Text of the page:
Are Wasabi Peas Healthy?

Two worlds collide. As the humblest of little green legumes gets karate-kicked by Japan’s spiciest condiment. Peas v. Wasabi. Whoever thought to combine these two deserves a pat on the back. I can’t say I love wasabi in its usual form, but I can say wasabi peas have me converted, not only with taste and texture, but with many health benefits to boot. Nutritionally-speaking they are worth more than the sum of their parts!

Wasabi Peas Nutrition

From the pisum sativum plant, the green peas in wasabi peas are part of the legume family. They are housed in pods, grown on vines and have been a staple in many cultures for hundreds of years.

They are one of the cheapest and most nutrient-dense veggies around. In a 170g serve of peas, you get 11g of carbohydrates, 4g of protein, a good amount of vitamin A, C, folate plus a heap of other nutrients.

There’s a volume of research in support of legume consumption, with most of the results suggesting that legumes help with cardiovascular health. Specifically, legumes aid in lowering LDL cholesterol and help maintain healthy blood pressure.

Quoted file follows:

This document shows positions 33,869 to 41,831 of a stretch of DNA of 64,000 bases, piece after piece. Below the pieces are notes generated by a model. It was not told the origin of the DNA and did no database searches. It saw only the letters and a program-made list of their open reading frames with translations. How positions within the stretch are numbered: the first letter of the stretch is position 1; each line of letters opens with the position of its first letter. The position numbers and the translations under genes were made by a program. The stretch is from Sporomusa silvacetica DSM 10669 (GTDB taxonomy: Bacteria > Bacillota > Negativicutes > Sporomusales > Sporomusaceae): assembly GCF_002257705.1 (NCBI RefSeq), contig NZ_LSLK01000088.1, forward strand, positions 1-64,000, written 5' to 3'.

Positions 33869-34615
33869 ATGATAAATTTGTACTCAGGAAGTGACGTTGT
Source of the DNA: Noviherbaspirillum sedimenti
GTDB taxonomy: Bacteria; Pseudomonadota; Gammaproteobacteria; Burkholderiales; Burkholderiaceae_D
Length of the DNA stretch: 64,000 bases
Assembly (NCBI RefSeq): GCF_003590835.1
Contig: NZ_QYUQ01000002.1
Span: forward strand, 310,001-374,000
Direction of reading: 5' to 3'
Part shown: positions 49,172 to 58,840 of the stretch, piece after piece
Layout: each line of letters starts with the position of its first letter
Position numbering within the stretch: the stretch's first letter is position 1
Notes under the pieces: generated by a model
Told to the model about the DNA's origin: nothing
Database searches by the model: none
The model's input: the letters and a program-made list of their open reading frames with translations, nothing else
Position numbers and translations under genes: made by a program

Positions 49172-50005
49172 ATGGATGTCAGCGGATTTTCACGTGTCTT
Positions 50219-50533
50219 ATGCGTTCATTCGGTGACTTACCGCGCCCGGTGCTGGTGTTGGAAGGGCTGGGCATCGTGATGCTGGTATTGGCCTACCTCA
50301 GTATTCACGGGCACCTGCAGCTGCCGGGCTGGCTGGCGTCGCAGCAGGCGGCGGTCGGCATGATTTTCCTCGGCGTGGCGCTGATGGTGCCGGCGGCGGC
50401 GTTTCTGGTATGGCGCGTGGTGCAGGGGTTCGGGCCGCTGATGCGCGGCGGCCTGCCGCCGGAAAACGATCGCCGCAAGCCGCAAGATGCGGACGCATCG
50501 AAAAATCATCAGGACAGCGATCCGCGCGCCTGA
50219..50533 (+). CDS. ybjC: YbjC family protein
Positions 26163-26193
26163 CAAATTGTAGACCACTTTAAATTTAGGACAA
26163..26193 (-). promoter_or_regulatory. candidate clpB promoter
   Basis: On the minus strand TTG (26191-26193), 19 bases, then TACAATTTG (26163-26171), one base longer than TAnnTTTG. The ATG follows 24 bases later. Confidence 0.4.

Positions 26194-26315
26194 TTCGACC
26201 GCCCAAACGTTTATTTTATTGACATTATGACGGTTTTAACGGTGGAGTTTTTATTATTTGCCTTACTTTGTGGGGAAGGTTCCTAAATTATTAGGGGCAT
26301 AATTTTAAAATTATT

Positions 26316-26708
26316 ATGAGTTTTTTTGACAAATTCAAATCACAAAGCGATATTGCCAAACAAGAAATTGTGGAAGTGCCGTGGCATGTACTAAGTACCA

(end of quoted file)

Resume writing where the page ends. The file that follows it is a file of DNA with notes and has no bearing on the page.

A large prospective cohort study lasting 19 years in duration, saw a reduction in coronary heart disease (CHD) risks. In this study, participants who ate legumes, including peas four times per week, had a 21% lower CHD risk compared to those who didn’t.

A 2014 systematic review of over 25 randomised controlled trials all reported on reductions in total, LDL cholesterol and triglyceride levels, which are all associated with favourable outcomes in cardiovascular health.

A small bowl of wasabi peas from The Nut Market

The secret sauce - Wasabi

Wasabia japonica is a rhizome or root, similar to ginger and horseradish. It has a peppery, fresh taste and a vibrant green colour. You may know it as the green paste sitting quietly next to your salmon nigiri, hopeful that you’ll mistake it for avocado, to your peril! 

Some people love it, others not so much, but when the right balance is struck, wasabi can be enjoyable. In an attempt to convince the doubters (myself included), here’s some of the evidence on the therapeutic properties of wasabi. 

Various plant compounds unique to wasabi have been found in lab studies to have strong anti-cancer and anti-inflammatory properties. Among the active compounds are alpha-tocopherol (a type of Vitamin E) and ubiquinone-10 (CoQ 10). These compounds selectively prevent an inflammatory enzyme known as COX-1 by 28 and 32%, respectively.

Other studies demonstrated that the wasabi compound monogalactosyl diacylglyceride inhibited the growth of colon, stomach and lung cancer cells in vitro. Even more impressively, Kang et al. (2017) showed that wasabi extract actually causes cancer cell-death, leading the authors to propose wasabi as a potential ‘chemopreventive functional food and as a prospective treatment of colon cancer’.